Why Coke? Brain provides answers

Marketers have always espoused power of the brand. They have known for years that Coke and Pepsi, both of which although nearly identical in color and chemical composition; evoke strong subjective preferences for one or the other, mostly though in favor of Coke.

This is not new; what is new, however, is that progress made in brain imaging techniques (such as, functional braincokevspepsi scanning- fMRI), have begun to offer insights into functioning of human brain in relation to brand preference behavior of consumers as they find two different systems of brain being involved in generating such brand preferences. Based on such studies, neuro-scientists are able to offer explanations for success or otherwise of a brand or a campaign. This has led to increase in clamor of marketers for the new field of Neuromarketing (a field of study created from combining the knowledge of marketing with that of neuroscience). The new field is of particular significance to understand consumer perceptions on store A vs. store B even though both of which may be offering same products at comparable prices.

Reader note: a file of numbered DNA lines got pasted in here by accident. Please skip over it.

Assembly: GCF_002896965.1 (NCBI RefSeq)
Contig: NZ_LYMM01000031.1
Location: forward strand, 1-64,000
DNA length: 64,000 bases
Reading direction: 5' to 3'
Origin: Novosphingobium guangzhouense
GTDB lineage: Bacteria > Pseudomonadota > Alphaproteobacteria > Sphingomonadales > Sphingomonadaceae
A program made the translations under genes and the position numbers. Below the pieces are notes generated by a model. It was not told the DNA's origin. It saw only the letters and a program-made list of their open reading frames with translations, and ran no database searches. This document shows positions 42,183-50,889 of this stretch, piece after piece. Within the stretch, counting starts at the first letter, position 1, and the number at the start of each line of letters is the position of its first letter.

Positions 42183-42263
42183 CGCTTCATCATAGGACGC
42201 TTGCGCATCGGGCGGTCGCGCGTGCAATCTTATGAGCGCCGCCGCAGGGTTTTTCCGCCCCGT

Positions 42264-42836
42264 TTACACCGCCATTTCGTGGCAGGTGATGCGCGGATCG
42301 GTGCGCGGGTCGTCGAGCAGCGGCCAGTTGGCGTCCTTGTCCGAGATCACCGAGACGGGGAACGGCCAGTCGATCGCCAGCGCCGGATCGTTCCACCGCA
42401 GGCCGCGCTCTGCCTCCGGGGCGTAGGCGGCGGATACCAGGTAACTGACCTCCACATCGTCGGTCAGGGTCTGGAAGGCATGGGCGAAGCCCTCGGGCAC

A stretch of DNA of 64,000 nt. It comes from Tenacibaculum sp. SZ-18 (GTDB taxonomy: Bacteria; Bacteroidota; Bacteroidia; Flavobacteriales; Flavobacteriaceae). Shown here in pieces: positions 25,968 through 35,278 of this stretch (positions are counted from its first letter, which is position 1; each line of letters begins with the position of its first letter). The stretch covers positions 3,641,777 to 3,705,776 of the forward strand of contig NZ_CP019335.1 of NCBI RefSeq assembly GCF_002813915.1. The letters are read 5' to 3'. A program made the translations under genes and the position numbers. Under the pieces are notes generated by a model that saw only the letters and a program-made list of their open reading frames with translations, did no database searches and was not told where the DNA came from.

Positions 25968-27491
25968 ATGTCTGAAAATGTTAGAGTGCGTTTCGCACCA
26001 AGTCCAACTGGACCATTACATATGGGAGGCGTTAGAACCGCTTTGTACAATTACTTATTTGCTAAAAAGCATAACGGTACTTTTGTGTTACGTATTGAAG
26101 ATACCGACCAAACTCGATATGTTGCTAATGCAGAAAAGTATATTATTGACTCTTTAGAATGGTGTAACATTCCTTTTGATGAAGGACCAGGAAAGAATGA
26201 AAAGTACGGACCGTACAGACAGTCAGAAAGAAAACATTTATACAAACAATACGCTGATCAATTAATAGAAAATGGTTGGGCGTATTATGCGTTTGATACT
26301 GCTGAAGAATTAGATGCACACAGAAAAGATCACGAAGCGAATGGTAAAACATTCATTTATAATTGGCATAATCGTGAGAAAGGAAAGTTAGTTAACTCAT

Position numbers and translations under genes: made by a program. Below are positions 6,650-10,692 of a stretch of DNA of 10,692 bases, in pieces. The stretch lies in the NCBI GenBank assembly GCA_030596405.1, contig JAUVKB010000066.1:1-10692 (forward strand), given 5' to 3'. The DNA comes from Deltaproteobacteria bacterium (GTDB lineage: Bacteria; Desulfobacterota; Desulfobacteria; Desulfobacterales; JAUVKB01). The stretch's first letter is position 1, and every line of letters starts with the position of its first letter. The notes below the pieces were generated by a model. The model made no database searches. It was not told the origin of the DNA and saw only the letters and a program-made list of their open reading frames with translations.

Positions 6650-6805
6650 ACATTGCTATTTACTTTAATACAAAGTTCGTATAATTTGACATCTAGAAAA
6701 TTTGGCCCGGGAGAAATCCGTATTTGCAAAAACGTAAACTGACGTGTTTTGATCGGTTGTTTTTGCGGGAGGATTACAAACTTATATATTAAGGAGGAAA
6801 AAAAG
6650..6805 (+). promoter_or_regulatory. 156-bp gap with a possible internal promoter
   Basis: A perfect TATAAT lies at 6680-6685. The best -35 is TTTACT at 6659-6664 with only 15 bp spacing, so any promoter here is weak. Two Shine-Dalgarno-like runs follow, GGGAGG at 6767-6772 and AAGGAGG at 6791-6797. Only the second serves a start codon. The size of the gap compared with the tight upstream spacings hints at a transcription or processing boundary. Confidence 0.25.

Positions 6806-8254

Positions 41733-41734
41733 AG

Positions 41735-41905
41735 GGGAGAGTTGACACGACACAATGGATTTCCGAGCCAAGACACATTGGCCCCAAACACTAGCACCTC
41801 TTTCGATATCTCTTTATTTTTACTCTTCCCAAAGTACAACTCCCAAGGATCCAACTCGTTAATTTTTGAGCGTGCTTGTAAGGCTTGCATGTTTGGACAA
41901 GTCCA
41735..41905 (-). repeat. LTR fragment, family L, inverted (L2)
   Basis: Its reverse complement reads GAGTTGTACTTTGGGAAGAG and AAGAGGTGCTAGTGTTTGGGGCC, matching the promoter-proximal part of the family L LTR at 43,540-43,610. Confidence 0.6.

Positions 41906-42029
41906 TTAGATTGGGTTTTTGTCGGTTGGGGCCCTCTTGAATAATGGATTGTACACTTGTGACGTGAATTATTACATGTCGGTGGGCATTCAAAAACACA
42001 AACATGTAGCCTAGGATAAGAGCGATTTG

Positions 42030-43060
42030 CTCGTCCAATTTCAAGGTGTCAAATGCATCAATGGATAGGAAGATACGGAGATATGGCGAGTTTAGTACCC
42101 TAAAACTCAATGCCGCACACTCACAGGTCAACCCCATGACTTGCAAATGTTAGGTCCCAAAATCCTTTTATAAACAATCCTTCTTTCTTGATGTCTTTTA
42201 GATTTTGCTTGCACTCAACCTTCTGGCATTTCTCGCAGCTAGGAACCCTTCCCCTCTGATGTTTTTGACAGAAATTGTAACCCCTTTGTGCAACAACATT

In a path breaking study, comprising 67 subjects, conducted at Baylor College of Medicine, scientists attempted to put to rest that age-old question: Which one you prefer, Coke or Pepsi? The experiment tried to seek behavior patterns of consumers when only sensory information (color, taste, etc) was provided to them vis a vis when cultural information (brand cues) were provided to them. Results and methodology of this study can be viewed in Neuron– a prestigeous science journal.

The verdict of the study: Brand knowledge biases consumers’ preference decisions and two separate systems in the brain are involved in generating these preferences. In the case of Coke and Pepsi, sensory information plays only a part in determining consumers’ behavior. Indeed, brand knowledge (at least in the case of Coke in the study) biased preference decisions

To test for effects of brand knowledge, the study conducted a series of taste tests. The subjects in anonymous taste tests had two unmarked cups, one of which contained Pepsi and the other Coke, while in semi anonymous taste tests they had both cups containing the same drink either Pepsi or Coke (one cup was unlabeled and the other indicated the brand of the drink contained in the cup). In the taste tests, no significant influence of brand knowledge for Pepsi contrasted with the anonymous task. However, there was a dramatic effect of the Coke label on subjects’ behavioral preference. Despite the fact that there was Coke in all cups during the taste test, subjects in this part of the experiment preferred Coke in the labeled cups significantly more than Coke in the anonymous task and significantly more than Pepsi in the parallel semi anonymous task.


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